Upward revisions by global ratings agencies are partly the result of the government’s successful resolution of a challenging currency crisis. Falling tourism levels and a slowdown in foreign investment after the 2011 revolution led to an acute dollar shortage that acted as a severe brake on the economy. The response came in November 2016, when the CBE made the historic decision to allow the previously managed Egyptian pound to float freely. The subsequent devaluation of the pound was long overdue, and by allowing foreign exchange rates to settle at a market-determined level the foreign currency challenge was eradicated. The downside to the flotation of the currency, however, has been a rapid rise in consumer price inflation, which has had a negative effect on both household consumption and business growth. The CBE reacted to this development by tightening monetary policy, starting with a 3% interest rate rise in November 2016, followed by further rises in 2017.
By 2018 the central bank was sufficiently convinced that inflationary pressure was under control to make rate cuts in the early part of the year, leaving the overnight deposit rate and the overnight lending rate at 16.75% and 17.75%, respectively. The CBE’s prudent monetary policy helped bring down annual inflation from 33% in July 2017 to 11.4% percent in May 2018. An uptick of inflation in the fourth quarter of 2018 and early 2019 was largely due to the pass-through from energy price hikes and a stronger-than-anticipated increase in volatile food prices. Egypt’s monetary policy is directed at the medium-term goal of bringing inflation into single digits. While that goal remains remote, the inflation trend is slanting in the right direction: in mid-2018 a Reuters survey of economists found that they expected inflation to drop to 14.2% in the current fiscal year, down from a previous prediction of 20.9%, before dropping to 12.2% in FY 2019/20.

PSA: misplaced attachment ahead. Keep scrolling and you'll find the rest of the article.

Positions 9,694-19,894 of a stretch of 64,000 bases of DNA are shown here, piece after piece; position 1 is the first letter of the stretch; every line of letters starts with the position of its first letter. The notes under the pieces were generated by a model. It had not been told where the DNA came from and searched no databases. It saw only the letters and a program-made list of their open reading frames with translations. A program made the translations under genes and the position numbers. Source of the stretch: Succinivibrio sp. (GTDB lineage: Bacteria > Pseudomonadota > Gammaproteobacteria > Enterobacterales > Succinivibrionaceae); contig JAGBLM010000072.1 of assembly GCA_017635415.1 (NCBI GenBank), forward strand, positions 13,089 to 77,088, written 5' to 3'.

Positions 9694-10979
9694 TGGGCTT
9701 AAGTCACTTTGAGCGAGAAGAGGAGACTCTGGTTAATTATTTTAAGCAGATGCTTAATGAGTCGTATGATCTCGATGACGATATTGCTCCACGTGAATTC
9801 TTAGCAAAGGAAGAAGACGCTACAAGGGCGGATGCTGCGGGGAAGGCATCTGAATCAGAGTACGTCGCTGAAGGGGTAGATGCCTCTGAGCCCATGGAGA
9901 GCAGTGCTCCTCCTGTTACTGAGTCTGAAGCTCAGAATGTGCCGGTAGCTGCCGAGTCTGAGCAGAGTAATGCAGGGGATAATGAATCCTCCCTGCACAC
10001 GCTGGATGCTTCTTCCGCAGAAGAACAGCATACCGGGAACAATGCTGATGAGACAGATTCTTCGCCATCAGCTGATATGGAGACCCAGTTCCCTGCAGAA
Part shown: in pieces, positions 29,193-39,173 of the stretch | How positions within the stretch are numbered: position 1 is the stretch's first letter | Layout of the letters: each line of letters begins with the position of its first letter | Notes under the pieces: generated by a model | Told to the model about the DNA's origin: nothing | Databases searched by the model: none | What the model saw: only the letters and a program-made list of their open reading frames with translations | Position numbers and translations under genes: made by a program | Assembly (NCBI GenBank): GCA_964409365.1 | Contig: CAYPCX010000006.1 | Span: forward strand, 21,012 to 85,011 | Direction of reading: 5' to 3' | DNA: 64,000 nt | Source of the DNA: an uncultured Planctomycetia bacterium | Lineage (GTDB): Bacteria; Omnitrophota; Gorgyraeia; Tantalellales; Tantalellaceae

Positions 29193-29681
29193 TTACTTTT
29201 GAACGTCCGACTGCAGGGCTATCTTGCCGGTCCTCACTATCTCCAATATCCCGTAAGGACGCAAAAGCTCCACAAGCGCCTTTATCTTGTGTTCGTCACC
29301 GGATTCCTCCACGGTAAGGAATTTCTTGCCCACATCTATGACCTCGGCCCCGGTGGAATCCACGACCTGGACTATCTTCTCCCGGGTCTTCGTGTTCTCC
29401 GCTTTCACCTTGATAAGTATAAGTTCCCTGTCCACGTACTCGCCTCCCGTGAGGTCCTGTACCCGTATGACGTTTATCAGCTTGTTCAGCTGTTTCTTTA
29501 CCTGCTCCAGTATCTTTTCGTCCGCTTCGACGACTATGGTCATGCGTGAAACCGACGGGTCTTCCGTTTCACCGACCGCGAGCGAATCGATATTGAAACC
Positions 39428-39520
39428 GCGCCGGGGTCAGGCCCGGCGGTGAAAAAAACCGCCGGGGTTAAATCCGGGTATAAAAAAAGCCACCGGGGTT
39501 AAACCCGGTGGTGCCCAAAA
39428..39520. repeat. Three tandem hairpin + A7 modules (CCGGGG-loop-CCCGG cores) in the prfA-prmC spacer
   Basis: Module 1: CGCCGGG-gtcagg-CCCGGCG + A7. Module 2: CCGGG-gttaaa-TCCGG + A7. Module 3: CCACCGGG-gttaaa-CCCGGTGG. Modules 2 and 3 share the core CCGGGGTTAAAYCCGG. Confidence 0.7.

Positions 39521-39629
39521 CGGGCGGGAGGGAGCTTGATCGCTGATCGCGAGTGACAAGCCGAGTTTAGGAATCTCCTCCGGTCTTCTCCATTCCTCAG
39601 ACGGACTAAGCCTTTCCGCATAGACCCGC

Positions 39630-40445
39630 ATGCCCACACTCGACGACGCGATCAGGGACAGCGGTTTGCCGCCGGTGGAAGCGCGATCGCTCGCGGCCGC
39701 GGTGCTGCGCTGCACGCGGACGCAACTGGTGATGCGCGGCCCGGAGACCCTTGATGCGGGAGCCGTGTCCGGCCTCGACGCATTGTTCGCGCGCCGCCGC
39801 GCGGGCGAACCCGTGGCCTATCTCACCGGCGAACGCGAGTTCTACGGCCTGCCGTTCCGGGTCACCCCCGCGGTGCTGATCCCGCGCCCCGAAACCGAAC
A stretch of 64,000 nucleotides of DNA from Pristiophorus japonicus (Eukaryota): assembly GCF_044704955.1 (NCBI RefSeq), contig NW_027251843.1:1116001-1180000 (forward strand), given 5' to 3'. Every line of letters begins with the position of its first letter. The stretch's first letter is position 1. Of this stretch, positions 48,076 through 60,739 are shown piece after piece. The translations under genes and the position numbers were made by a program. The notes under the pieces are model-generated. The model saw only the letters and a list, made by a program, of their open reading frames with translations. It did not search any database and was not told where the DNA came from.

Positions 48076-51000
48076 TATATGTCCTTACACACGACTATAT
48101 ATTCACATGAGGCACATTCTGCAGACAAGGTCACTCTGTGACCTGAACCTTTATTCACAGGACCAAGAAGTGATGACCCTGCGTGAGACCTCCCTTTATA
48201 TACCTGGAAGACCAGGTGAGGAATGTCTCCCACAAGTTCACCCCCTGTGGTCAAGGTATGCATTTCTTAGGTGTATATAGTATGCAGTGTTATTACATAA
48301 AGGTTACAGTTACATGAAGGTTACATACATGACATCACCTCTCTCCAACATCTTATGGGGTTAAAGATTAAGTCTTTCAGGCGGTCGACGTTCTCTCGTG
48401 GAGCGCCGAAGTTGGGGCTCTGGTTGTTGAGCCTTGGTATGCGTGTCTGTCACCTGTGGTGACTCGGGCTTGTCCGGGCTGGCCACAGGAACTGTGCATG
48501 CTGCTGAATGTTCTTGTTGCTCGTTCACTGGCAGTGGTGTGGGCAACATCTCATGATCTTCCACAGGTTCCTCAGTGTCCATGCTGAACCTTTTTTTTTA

The devalued currency had only a temporary effect on trade deficit, helping to narrow it by 46% yearon-year in the first half of 2017, as imports fell by 30% to $24bn and the country’s newly competitive exports increased by 8% to $11bn. The last time a trade surplus was posted was in 2004, after which the trade deficit gradually deepened to reach an all-time low in 2016 of just over $5bn. Since then it has followed a broadly sideways trend, narrowing to less than $2bn in 2017 before widening again in 2018. In December of the year it stood at $3.87bn, a 14.1% increase over the same month of 2017. The widening gap was the result of a 9% rise in the value of imports – driven by cars, plastics and pharmaceuticals, rising by 28.7%, 7.4% and 24.3%, respectively – and a decline in the value of a number of commodity exports, such as crude oil, fertiliser, pastries and food preparations, and fresh fruit, which fell by 15.7%, 14.8%, 12.2% and 2.2%, respectively.
The Ministry of Trade and Industry is following a policy of limiting the import of low-quality products, rationing imports and increasing a reliance on local production to increase non-oil exports by an annual average of 13% to reach $35bn by FY 2020/21. According to the UN Statistics Division, the nation’s largest export market is the UAE, which accounted for $2.69bn of total exports in 2017, followed by Italy ($2.02bn), Turkey ($1.98bn), the US ($1.69bn) and Germany ($1.51bn). In terms of imports in 2017, China was in the top spot ($8.07bn), while the remaining in the top five were held by Russia ($5.84bn), Germany ($3.45bn), the US ($3.38bn) and Italy ($3.19bn).